Grant Morrison, Batman, and (Re)Cycles of Pain: More from a Post-Traumatic Christian

By Matthew Brake

As I’ve written before, I have not given up on my Christian faith. In many ways, at least creedally, I think many of my friends and colleagues would find me surprisingly orthodox.

But emotionally and spiritually, I have described myself as a “post-traumatic” Christian, riffing on Grant Morrison’s notion of Batman as a post-traumatic superhero. Morrison’s Batman is “a guy taken to the limits, over the edge” (Meaney, 292), “the man who’s seen it all, done it all, who’s come back, and still, somewhere in his soul he’s dragging out this little last iota of hope” (Talking with Gods).

And this is what my experience in churches has felt like. I told a friend the other day that no one can “cool-church” me back into church. I’ve been to churches with big bands, great preaching, and good community groups. I’ve been to charismatic churches, liturgical churches, and house churches. I’ve been to conservative churches, missional churches, and progressive churches. I’ve been to churches that live in “intentional community” together and churches that serve the poor and marginalized. I’ve been to multicultural churches and intergenerational churches. Big churches and small churches.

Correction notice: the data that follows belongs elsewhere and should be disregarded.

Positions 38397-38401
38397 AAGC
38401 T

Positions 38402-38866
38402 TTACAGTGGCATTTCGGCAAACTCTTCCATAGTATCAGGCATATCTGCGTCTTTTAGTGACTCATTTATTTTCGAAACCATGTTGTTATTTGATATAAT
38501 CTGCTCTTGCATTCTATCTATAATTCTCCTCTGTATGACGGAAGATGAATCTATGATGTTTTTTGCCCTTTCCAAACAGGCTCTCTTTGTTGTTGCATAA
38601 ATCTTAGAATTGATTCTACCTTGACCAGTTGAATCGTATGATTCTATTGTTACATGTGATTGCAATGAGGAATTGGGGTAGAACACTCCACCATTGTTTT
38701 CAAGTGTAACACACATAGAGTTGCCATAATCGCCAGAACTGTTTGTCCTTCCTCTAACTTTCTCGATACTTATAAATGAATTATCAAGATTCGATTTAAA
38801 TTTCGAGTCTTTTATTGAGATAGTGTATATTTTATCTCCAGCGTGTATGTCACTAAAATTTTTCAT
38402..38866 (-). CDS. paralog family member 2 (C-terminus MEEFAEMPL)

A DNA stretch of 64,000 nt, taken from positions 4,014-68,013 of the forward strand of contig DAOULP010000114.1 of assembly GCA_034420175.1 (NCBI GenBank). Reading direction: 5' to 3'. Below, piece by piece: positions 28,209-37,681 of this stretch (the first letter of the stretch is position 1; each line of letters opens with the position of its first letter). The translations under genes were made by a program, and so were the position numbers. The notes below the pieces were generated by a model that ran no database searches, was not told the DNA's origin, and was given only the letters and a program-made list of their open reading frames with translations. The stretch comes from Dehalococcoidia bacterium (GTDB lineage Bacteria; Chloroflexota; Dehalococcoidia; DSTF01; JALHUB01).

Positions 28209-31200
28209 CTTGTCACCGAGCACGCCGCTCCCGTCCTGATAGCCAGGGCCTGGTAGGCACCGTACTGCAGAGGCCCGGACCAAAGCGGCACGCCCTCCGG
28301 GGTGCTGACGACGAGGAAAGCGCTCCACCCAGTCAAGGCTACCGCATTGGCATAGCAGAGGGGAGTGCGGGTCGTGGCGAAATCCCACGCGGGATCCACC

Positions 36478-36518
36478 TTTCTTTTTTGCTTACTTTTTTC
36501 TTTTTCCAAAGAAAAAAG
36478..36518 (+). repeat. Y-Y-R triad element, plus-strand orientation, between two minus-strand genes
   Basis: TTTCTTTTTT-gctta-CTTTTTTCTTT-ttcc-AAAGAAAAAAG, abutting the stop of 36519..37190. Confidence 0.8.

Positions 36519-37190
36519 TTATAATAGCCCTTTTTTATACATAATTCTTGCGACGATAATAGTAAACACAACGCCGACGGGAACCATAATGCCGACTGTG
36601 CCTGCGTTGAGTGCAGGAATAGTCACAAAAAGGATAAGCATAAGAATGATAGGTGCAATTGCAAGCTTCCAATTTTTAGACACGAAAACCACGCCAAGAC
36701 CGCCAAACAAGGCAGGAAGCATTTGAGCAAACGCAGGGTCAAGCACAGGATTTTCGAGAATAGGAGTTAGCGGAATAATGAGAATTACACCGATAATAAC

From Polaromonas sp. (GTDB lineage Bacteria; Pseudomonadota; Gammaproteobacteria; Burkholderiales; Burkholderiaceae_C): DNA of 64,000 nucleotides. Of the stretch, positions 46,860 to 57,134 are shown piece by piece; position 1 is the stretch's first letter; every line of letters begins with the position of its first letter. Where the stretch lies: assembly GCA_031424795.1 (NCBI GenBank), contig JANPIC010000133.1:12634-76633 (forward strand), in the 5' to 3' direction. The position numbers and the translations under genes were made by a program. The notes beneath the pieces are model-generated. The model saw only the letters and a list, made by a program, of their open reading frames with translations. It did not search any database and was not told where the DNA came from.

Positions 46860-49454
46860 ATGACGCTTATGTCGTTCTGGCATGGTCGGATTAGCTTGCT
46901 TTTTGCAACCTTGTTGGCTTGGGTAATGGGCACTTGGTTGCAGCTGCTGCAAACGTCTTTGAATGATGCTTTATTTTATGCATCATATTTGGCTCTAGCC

You’re not going to surprise me or impress me.

Like Batman at the beginning of Morrison’s time on the character, I’ve seen it all. And like Batman at the beginning of Morrison’s run, I do wonder what it would take to “build a better Batmobile.” What would it take to start fresh and overcome the darkness and cynicism that almost two decades of post-conversion committed church involvement have brought.

Don’t get me wrong. Like Batman, I recognize that all the things that have happened to me in church aren’t entirely everyone else’s fault. I’ve made mistakes. We’ve all made mistakes. But church is an environment that doesn’t always make itself the safest place to move past your mistakes.

But something happens to Batman in Morrison’s run that changes the character and puts him on a trajectory that his own narrow lenses couldn’t have imagined before.

He discovers that he has a son. Then he has an encounter with Evil Incarnate that sends him on a journey of self re-discovery through the past. This journey is like a conversion experience for the Dark Knight. In fact, throughout Batman: The Return of Bruce Wayne, Morrison uses a lot of Christological/Hero’s Journey images of dying and rising again to illustrate Batman’s rebirth.

Like John Wesley at Aldersgate, where the famous founder of Methodism found a rejuvenation for his faith wherein he had a fresh conversion experience that made him go from having the faith of a traumatized slave to that of a loved son, so too Batman comes away from his own experience of rebirth with the revelation that despite all that he’s gone through, he was never alone. He had help. Friends. Family.